U.S. Cuba scheduled air service talks take off Monday

Talks to begin to allow commercial passenger flights to Cuba.   Photo by Jorge Rey/Getty Images

Talks to begin to allow commercial passenger flights to Cuba.
Photo by Jorge Rey/Getty Images

Representatives of the United States and Cuba will meet Monday in Havana to begin the process to allow scheduled airline passenger service between the two countries.

Assistant Secretary of State of Economic and Business Affairs Charles H. Rivkin will head the delegation for Civil Aviation Technical Talks. The two-day meeting has been highly anticipated by American airline carriers, travel agents, potential travelers, and the Obama Administration which is eager to showcase tangible evidence as a result of the opening of diplomatic relations.

Currently American air carriers, such as American Airlines, lease aircraft to U.S. based charter travel services that have U.S. government license to serve the Island. On any given day Havana’s Jose Marti International Airport will have several U.S. passenger jets off loading passengers. Cuba’s Cubana Airlines does not fly to the United States nor are there currently any Cuban based air services that fly to U.S. cities due to the Cuban Embargo. Several U.S. carriers such as American and Jet blue have announced their desire to serve the Island Nation.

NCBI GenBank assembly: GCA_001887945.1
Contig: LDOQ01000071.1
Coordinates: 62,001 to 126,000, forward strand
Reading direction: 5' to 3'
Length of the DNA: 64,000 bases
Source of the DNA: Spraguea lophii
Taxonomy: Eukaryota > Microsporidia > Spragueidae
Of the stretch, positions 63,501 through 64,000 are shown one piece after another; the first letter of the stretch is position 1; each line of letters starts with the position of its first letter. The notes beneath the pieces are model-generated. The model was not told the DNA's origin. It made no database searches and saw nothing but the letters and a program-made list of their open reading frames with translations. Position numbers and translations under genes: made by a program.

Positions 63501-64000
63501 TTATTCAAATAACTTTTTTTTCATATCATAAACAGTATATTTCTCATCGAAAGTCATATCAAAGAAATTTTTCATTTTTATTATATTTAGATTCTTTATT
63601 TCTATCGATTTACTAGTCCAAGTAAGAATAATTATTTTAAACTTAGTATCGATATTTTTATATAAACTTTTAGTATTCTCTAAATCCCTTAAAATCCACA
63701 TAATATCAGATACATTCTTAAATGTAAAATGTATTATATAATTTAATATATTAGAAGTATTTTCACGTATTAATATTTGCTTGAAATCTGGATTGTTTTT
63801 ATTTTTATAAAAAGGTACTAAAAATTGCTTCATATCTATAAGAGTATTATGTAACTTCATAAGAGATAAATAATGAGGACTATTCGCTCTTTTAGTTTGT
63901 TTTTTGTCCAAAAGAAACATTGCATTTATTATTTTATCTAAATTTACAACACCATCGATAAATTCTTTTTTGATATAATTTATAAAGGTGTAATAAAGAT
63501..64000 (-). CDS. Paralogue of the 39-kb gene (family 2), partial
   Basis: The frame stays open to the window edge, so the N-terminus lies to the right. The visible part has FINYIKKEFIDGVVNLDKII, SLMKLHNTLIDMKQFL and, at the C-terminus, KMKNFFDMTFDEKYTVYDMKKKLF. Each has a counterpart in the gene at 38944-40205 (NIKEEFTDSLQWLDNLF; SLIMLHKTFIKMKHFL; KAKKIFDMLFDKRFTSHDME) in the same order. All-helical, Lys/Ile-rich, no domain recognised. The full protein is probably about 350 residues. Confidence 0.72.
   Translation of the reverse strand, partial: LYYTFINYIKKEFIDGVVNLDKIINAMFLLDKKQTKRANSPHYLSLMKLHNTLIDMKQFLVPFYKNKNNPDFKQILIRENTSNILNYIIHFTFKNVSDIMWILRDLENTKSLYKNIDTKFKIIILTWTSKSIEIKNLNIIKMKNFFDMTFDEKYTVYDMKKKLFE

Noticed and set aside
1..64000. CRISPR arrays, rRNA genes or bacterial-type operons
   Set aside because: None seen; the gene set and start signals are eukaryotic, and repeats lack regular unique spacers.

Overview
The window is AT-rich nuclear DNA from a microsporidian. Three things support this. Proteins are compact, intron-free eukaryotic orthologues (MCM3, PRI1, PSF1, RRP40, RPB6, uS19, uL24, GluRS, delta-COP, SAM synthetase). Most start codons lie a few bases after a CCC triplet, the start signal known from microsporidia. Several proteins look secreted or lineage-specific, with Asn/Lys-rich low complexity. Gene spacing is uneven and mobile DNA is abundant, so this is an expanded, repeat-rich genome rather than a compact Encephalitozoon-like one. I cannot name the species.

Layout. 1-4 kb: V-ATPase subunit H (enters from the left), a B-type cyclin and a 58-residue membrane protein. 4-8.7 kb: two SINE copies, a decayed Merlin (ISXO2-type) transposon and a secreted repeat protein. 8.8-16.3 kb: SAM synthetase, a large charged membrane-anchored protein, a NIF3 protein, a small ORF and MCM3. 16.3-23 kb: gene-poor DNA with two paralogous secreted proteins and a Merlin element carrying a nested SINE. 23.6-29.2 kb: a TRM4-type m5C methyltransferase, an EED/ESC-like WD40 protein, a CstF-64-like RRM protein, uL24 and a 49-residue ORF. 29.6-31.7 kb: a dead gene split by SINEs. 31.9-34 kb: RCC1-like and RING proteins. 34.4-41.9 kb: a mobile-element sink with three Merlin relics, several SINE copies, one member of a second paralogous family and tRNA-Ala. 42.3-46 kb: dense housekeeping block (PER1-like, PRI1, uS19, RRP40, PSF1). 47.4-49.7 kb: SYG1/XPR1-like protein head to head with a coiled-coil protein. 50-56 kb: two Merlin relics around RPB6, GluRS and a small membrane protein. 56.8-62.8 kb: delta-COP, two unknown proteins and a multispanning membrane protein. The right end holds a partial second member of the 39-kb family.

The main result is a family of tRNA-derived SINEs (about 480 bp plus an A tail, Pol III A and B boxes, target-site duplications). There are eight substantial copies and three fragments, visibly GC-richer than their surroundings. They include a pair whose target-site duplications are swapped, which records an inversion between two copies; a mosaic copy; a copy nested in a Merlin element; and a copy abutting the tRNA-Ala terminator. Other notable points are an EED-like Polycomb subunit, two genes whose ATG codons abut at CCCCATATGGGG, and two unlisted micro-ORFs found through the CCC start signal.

Monday’s talks will attempt to begin the process of kick starting air service which has been suspended since the early 1960’s. If commercial flights are allowed tourists will still not be permitted to fly to Cuba on a whim for a beach and sightseeing vacation. Those who could take advantage of the flights would be Cuban Americans who are allowed to visit relatives on the Island and travelers who fit one of 12 categories of U.S. citizens who can apply to travel to the Island.

Late Tuesday the State Department announced the meeting noting that “While U.S law continues to prohibit travel to Cuba for tourism activities, a strong civil aviation relationship will facilitate the strong growth in travel between the two countries….”

The delegates will set an agenda for future talks and discuss aviation safety and security.

The man heading the U.S. delegation is no faceless bureaucrat. Charles Rivkin prior to his State Department posting served as the United States Ambassador to France. His father, William Rivkin was appointed the Ambassador to Luxembourg under President John F. Kennedy.

 

Source: examiner.com

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